- Posted August 2, 2014 by
By a Lake, Minnesota
This iReport is part of an assignment:
First Person: Your essays
Foot, meet Mouth...
There. The formal introductions are finished and we can get on to why this meeting has been called.
Foot, do you see that woman over there? Yes, her. The one wearing black with cute leopard-print sandals. I’d like to tell you a bit about her. Her name is Lisa and she’s definitely an interesting bird. She’s been through quite a few things over the past five years, yet maintains a ridiculous amount of hope and a seeming single-mindedness toward the happiness of her family.
Lisa was diagnosed with a rare cancer in June 2009. So rare that it took a month to get the results from her excisional biopsy. Now, this girl loves being unique (hence the animal-print shoes), but wasn’t too keen on this method as being the one that may set her apart from the crowd. She had tried for almost a year to get someone to diagnose the lump in her upper abdomen… and was sent home repeatedly, being told she was just fine and that it was simply a lipoma (fatty cyst).
Lisa knew different. While she regularly had ailments and would call herself a mild hypochondriac, Lisa knew that *something* was wrong in there.
Prior to this lump, she had been trying since 2007 to get someone to check out her thyroid. A barrage of tests were done, and the doctor’s always came back with the diagnosis of, “just fine” since her blood work was seemingly ‘normal’.
Fast forward to Fall 2008. Lisa made a dr. appointment with a general practitioner. The dr. sent her for both an ultrasound and CT scan. The results? “Just fine”. Over the next few months, She went to various dr.’s and was basically told she simply needed to lose weight (her charts stated that Lisa was slender everywhere, but her stomach which was markedly “obese”). Lisa felt defeated and became quite depressed. After another five months had passed, she went back to the last surgeon who had ran the January ‘09 ultrasound… the doctor (probably sick of Lisa’s pushing) brought Lisa out to his office to review the imagery together.
Once there, the doctor started to explain the scans to her. Then, he stopped. He ran images back and forth on the computer, not saying a word. Then, he turned to Lisa and said, “we need to get you in for a biopsy immediately.”
An excisional biopsy was scheduled and after the month-long pins-n-needles waiting, it was confirmed. Lisa had a Desmoid Tumor. A what?! No, not a Dermoid… the ones with hair and teeth; a Desmoid Tumor – a soft-tissue sarcoma cancer that affects approximately 2 per 1,000,000 people.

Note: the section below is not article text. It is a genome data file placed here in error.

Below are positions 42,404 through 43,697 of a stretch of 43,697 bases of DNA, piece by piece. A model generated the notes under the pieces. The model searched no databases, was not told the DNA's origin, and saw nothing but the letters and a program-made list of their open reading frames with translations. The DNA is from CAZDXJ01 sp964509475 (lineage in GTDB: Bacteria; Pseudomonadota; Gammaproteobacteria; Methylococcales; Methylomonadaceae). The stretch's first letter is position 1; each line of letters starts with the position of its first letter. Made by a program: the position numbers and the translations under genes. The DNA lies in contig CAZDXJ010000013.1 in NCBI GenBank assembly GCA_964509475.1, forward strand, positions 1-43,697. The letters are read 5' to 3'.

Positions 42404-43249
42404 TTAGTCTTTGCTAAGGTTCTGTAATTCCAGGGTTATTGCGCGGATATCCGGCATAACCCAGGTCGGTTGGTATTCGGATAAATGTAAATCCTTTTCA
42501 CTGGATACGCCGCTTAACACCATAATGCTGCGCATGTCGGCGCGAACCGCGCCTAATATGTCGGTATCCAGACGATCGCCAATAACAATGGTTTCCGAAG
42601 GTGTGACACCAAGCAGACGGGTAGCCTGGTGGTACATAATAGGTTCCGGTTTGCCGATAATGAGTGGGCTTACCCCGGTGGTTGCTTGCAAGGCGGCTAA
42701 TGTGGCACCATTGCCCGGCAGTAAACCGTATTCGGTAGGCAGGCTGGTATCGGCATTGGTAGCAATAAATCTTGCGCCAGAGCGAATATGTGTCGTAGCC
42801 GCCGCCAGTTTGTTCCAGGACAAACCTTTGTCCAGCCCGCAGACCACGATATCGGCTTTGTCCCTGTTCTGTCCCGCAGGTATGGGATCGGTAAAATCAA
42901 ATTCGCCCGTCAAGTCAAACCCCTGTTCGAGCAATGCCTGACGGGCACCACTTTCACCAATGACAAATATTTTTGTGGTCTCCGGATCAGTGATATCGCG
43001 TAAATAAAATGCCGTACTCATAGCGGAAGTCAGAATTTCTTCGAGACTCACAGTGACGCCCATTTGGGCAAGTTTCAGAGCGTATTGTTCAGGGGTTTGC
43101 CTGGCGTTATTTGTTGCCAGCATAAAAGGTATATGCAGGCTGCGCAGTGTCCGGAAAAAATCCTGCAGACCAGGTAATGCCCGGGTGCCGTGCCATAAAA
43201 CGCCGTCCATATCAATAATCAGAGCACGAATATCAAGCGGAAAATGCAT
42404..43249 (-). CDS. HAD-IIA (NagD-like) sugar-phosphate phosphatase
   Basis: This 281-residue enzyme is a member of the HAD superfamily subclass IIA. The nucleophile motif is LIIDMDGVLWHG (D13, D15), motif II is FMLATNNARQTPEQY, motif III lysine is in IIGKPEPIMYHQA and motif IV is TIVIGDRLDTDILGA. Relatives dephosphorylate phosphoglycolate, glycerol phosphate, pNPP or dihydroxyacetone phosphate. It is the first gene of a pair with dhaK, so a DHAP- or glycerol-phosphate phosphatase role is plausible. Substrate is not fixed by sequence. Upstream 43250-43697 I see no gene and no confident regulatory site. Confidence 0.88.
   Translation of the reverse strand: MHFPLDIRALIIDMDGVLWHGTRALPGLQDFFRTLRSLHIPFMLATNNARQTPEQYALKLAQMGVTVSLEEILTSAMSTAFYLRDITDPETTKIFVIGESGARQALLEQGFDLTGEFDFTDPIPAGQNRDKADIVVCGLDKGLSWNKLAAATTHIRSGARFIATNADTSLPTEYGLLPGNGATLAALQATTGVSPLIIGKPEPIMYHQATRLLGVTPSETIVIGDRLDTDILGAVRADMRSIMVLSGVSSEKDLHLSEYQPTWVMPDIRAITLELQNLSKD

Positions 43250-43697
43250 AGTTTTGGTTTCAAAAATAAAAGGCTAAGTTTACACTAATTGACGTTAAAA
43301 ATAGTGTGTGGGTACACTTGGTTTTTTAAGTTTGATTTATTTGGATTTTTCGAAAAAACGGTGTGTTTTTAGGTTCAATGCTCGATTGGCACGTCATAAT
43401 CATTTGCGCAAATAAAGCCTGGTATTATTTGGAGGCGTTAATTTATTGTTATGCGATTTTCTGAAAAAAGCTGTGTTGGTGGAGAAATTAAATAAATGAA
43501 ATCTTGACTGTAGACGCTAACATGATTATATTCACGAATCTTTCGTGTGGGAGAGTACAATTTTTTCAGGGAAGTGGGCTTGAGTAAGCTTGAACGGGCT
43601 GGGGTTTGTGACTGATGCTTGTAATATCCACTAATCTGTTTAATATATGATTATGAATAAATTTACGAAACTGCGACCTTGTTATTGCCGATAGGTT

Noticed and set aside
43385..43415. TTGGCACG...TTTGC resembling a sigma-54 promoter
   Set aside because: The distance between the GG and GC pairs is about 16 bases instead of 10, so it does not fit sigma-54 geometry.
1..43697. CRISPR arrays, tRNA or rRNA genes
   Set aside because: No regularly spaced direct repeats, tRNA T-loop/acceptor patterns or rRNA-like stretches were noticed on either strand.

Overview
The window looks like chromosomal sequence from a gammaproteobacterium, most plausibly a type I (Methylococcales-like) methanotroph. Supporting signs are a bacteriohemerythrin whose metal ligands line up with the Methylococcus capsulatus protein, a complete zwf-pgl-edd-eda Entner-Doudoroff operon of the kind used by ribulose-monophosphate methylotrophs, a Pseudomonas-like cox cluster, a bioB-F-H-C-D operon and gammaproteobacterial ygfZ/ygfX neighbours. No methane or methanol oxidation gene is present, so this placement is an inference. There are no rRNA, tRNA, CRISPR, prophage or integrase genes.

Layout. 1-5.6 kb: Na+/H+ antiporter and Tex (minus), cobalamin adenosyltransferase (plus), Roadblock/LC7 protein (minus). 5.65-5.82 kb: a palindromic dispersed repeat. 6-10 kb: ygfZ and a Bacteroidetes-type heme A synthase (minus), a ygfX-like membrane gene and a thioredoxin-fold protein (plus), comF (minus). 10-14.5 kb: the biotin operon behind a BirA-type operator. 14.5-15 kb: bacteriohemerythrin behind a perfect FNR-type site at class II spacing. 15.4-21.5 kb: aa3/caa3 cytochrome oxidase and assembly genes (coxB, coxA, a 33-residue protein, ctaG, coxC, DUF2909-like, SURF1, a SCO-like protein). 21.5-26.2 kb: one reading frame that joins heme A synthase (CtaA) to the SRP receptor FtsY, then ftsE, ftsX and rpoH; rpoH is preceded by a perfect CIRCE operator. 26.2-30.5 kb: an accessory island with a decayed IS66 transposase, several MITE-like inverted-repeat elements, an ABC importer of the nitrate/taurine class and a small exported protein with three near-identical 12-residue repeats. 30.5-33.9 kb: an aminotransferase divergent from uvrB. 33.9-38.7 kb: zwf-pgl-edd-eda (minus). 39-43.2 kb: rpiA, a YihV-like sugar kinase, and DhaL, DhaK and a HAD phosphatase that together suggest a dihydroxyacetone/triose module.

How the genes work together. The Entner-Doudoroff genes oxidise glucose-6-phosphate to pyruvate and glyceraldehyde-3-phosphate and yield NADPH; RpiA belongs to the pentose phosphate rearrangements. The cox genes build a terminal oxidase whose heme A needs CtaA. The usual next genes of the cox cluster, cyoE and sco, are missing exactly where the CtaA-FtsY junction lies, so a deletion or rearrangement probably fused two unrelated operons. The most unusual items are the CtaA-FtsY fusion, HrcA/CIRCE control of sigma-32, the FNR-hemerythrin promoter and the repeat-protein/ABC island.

July 19, 2009, Lisa had the tumor removed along with some excess tissue around it to achieve wide margins. This would give her a better chance at being rid of the thing. That tumor must have enjoyed Halloween because he could disguise himself pretty well. His favorite costume was an abdominal muscle.
Lisa had that muscle/tumor removed from her upper right rectus abdominal sheath. It was an intense surgery with a grueling recovery although Lisa healed just fine after about 9 months. These Desmoid’s have a 40-70% chance of recurrence, so she was relieved to be rid of it at that point.
Fast forward again to May 2010. A random ultrasound of Lisa’s thyroid showed there to be a small nodule on the right-side. Another biopsy – inconclusive. It was suggested she return in 6-months for another series of needle pokes. Well, this new doctor really didn’t want to give Lisa the biopsy, stating that she was “just fine”, but would do it this time just to show Lisa that nothing was wrong. Biopsy – doctor said “normal” and, you guessed it, “just fine”.
The next day, Lisa received a call from a surgeon who practiced with the previous day doctor. He said she had cancer. Again?! Papillary Carcinoma. A highly curable form of thyroid cancer, but cancer none-the-less.
Well, she had surgery to remove her thyroid in January 2011, just 2 months prior to her husband departing for a year-long deployment to Afghanistan. I’d say that the 2011 year was probably one of her least faves thus far.
Unfortunately - between the two totally unrelated cancers just 18 month apart – Lisa was finding her body to be slug-like and stamina to be non-existent. She managed to stay slender in the rest of her body – same as before, but her stomach grew and grew. Lisa looked like she had swallowed a cantaloupe and was often asked when she was “due”.
This is where I’ve had to introduce many foot-to-mouth acquaintances.
At first, Lisa tried to make the asker of that awful question feel better, since they would inevitably feel horrible after being told she had had cancer. After the umpteenth time of being asked how far along she was in her pregnancy, Lisa started simply saying, “I’m not pregnant. I had cancer.”
I can’t tell you how many feet have unwillingly been introduced to mouths. It’s a pretty quick exchange, however this ‘meeting’ is most often-times awkward and unwelcomed. Yet, I do it anyway. Why? Because people like Lisa have been through enough already. The last thing she needs is to feel bad over her appearance, too.
Now, if you like the awkward pause after asking a dumb question, then please, by all means, ask away. But, be aware that your words can wound… much more than you know. While your simple question may be one of ignorance, fine. However, to the askee, it may be just the thing to crumple them up into a ball when they get home.
So, feet? Stay firmly planted on the ground. I have it through full disclosure that mouth is getting awfully tired of you when you aren’t wanted. Be sure of where you want to step, in order to avoid that snappy little tap dance right into the unwitting mouth of someone who has no desire to deal with your carelessness.
Oh, and lastly... when speaking to Lisa about her thyroid cancer, please don't say she should be "glad" that she got the 'good one'. No form of cancer is 'good'. Ever.